One of our recruitment agency consultants was recently chatting to someone who works in two different PA jobs in London, both part time. She’s involved in the return-to-office plans of both businesses and told us that she thinks we may see the end of the open-plan office trend. We thought it was a fascinating point so decided to look into it a little more.
The Wall Street Journal reported that open-plan offices are risky during the coronavirus pandemic because they provide fewer barriers to airborne germs. The science backs this up, revealing that open-plan offices result in 62% more sick leave! It’s quite remarkable that we haven’t considered this aspect of office life before.
The risk of spreading infection is very real for employers. If an employee tests positive for Covid-19, there’s a very real possibility that they don’t just lose that employee to recovery and isolation but that other employees may need to self-isolate for 14 days too. The office may also have to temporarily close for deep cleaning.
Also, employees are feeling anxious about returning to the office, especially where social distancing is concerned. It stands to reason that greater use of individual offices or cubicles rather than open-plan spaces, would help alleviate some of those concerns.
Why we like and don’t like about open-plan offices
Office support workers are often familiar with the advantages of open-plan offices. Most notably, they’re designed to facilitate collaboration. It’s much easier to know what’s going on across the team and to share information if there aren’t physical barriers in the way.
However, remote working from home has shocked many employers into realising that collaboration is possible when you can’t meet in person. Perhaps elements of how we’ve learned to collaborate virtually could be used within the office environment itself?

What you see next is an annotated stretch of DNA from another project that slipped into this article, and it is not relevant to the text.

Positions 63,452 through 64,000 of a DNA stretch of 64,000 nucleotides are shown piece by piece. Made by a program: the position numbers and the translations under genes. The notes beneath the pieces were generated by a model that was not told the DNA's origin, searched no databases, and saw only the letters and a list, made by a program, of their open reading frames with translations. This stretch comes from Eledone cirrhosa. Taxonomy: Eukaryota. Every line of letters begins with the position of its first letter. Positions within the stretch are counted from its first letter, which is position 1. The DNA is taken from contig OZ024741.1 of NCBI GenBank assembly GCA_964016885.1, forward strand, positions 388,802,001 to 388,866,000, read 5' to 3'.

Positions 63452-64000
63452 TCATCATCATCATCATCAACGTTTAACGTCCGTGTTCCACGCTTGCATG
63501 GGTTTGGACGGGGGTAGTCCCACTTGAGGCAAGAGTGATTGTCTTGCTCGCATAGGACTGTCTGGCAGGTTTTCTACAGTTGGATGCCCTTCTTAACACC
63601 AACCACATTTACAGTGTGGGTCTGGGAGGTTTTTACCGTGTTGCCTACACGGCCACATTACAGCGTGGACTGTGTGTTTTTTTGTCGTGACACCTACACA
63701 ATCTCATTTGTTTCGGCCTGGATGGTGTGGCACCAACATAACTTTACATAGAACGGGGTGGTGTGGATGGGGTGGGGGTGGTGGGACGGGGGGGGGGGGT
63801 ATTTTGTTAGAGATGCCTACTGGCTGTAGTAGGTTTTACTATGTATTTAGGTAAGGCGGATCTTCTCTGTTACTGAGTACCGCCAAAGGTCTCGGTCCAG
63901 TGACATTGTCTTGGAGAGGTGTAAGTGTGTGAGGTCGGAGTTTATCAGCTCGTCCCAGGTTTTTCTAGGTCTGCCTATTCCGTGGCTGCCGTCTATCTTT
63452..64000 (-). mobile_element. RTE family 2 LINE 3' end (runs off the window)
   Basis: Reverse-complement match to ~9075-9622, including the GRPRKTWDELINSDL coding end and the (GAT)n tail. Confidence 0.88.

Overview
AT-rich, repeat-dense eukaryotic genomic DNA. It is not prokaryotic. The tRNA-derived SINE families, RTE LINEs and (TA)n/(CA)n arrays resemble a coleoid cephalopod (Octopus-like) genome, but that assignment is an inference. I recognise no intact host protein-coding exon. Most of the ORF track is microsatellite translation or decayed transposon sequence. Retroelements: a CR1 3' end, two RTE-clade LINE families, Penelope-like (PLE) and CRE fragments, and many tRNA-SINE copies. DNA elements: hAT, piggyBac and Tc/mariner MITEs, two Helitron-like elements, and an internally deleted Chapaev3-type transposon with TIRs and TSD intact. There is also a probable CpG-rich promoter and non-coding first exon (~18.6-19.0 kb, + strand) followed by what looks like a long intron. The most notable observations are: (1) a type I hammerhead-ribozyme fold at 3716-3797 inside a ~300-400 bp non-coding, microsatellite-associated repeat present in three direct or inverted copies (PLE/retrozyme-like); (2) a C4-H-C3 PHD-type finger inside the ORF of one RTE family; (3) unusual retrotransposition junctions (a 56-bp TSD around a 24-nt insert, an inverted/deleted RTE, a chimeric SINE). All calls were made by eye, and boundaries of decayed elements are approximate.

Those working in PA jobs are also familiar with the downsides of open-plan offices — and were before the pandemic. PAs often need to act discretely and confidentially. As a conduit between executives and other senior staff, they can be privy to information that shouldn’t be shared with those at the desks around them. This can mean nipping to meeting rooms to make phone calls or angling a screen awkwardly.
So what are employers doing?
It seems that many office-based London employers are carefully considering the issue of the open-plan offices as part of their plans to get people back safely. They’re putting in measures such as one-way systems and hand-sanitising stations. However, perhaps it’s time for many of them to consider greater usage of screening. Perhaps the open-plan office has had its day, and Covid-19 has just sped that up.
What do you think? Do you feel confident in your employer’s back-to-work plans? Or would you rather they put other measures in place?
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